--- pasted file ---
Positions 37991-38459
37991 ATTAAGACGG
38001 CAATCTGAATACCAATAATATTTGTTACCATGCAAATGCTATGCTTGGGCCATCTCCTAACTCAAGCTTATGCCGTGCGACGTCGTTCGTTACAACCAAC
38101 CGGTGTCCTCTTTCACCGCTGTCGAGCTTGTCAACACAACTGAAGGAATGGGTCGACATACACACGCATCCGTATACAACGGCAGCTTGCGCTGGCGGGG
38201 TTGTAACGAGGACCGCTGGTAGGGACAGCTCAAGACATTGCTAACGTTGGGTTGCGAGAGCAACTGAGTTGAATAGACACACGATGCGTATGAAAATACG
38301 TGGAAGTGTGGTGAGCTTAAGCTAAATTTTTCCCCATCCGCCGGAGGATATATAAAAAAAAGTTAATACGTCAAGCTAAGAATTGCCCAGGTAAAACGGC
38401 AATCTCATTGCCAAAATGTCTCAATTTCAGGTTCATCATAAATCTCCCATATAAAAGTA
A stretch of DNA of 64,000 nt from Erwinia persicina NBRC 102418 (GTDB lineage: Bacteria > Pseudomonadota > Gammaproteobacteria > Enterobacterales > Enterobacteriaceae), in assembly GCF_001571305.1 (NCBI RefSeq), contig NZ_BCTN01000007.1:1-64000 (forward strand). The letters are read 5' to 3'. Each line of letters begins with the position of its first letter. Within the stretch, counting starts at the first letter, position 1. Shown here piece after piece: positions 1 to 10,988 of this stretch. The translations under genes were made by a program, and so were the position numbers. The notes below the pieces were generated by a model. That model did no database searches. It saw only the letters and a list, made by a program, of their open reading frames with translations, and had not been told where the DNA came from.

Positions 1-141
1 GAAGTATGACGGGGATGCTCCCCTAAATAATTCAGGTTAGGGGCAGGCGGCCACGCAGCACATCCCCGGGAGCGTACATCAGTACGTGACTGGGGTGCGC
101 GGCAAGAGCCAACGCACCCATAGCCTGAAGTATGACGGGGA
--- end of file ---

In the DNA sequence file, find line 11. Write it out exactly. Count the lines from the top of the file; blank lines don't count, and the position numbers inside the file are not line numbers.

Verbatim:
101 GGCAAGAGCCAACGCACCCATAGCCTGAAGTATGACGGGGA